“I’m not understanding this,” said defense attorney Russ Clanton, probably echoing the sentiments of many who heard the bewildering testimony of the man who says he witnessed the brutal murder of Jason Todd Garrett in February.

On Monday Clanton repeatedly had to scratch his cross-examination of eyewitness Christopher Champagne and start all over as Champagne casually tossed in new information and contradicted his earlier testimony.


Champagne, who says he helped bury and hide Garrett’s body after Anthony Ryan Tanner shot him with an AK-47, is the main prosecution witness for Tanner’s preliminary hearing. He has said he has memory problems because of “gunshot wounds” from an unrelated incident.

On Monday Clanton struggled to keep Champagne on track, asking him to provide a timeline for each of the three days he spent at Tanner’s rural home. Clanton was never able to get through the first day before stopping and going back to the beginning.

Champagne previously testified that on the second day, Tanner first cut Garrett’s throat and then forced him into a bathtub and shot him and his dog.

Now Champagne believes the killing happened on the first day he was at Tanner’s home. During testimony he kept getting confused about whether Garrett’s body was in the back of Tanner’s truck when he and Tanner drove to various places, talked to various people and worked on Tanner’s marijuana operation.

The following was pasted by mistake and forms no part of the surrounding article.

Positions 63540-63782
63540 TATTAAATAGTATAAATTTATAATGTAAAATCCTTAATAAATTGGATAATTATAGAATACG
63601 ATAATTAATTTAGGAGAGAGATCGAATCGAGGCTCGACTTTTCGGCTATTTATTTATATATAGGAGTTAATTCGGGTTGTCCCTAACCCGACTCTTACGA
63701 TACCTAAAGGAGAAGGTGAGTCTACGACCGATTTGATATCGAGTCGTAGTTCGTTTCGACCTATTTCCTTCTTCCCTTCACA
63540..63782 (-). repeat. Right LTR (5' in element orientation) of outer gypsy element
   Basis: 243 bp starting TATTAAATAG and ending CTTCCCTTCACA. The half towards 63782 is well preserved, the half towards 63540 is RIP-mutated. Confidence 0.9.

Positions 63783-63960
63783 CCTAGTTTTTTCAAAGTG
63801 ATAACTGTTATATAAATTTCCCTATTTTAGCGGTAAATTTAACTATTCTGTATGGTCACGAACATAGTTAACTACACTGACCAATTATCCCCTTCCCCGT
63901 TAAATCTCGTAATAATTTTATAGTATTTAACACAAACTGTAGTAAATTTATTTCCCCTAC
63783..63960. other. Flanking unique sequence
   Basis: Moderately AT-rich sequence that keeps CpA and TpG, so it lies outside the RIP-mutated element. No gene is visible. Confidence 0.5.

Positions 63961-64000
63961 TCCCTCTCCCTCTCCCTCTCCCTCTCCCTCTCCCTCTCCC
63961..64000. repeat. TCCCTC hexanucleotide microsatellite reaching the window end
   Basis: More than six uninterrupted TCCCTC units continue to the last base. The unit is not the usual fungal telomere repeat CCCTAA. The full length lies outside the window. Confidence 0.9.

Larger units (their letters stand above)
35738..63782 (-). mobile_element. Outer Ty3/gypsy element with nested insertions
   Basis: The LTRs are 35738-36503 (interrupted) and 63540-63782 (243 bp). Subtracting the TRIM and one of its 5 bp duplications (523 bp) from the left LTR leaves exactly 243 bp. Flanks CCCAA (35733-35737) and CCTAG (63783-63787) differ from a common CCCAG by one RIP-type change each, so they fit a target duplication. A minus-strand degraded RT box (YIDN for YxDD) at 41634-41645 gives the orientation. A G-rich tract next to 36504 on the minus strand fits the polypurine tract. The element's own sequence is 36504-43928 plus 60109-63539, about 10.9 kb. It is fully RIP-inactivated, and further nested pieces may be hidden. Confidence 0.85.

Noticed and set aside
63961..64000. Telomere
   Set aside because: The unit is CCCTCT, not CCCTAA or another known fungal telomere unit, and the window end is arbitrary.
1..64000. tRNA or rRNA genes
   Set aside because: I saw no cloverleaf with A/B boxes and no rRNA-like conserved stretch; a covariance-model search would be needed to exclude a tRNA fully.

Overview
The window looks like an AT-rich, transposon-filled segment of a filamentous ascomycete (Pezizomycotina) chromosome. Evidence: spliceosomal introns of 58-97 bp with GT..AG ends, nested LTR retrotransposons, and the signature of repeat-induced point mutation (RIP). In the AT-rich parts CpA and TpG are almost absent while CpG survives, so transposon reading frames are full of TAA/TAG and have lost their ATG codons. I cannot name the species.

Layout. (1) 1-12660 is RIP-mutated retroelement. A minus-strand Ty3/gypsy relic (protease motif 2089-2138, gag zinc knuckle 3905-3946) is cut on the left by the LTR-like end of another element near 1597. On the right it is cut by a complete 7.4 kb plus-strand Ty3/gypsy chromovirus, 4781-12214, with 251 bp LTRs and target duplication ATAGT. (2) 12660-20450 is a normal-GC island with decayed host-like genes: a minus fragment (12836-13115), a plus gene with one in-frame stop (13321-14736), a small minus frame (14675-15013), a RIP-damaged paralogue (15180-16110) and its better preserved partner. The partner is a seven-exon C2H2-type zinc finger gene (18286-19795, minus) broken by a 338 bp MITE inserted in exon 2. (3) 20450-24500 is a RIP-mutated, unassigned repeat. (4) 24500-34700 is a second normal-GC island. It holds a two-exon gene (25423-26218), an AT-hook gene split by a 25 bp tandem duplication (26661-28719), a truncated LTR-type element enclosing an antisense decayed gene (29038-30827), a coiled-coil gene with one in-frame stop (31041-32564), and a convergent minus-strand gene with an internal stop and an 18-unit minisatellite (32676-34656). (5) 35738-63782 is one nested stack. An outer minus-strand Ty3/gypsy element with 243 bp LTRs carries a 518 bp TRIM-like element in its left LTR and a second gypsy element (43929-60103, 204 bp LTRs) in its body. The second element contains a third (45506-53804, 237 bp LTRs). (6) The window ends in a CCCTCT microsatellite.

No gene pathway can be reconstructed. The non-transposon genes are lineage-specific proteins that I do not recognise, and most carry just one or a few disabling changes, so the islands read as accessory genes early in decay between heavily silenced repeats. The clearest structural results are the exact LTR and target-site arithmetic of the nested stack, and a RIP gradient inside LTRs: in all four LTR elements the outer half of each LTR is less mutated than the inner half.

He has described trips to both Redway and Garberville to buy food and diesel. It’s difficult to know whether he’s talking about one trip or two. He and Tanner had dinner one or more times at Champagne’s mother’s house. Sometimes he says Garrett was still alive at that point. Sometimes he says Garrett’s body was in the back of the truck when they were having dinner.

It seems fairly clear — at least according to Champagne’s testimony — that Garrett was killed because he was suspected of stealing items from people in the Southern Humboldt neighborhood. Champagne said the stolen goods consisted of clothing.

Even during direct examination by Deputy District Attorney Whitney Timm, Timm had to take the role of cross-examiner and remind Champagne of statements he’d made earlier that don’t jibe with what he’s saying now.

For example, Champagne said that after his ordeal at Tanner’s, he went home and slept “for three or four days.”

Timm asked him about his statement to law enforcement that at one point Tanner came into his bedroom with a noose.

“Oh, yeah,” Champagne said. He said Tanner kicked in his bedroom door, showed him a noose and said “You’re better off hanging yourself.”

Tanner had “one (noose) for me and one for my mother.”

After Tanner left he went back to sleep.

Champagne was expected to continue testifying today when the preliminary hearing resumes.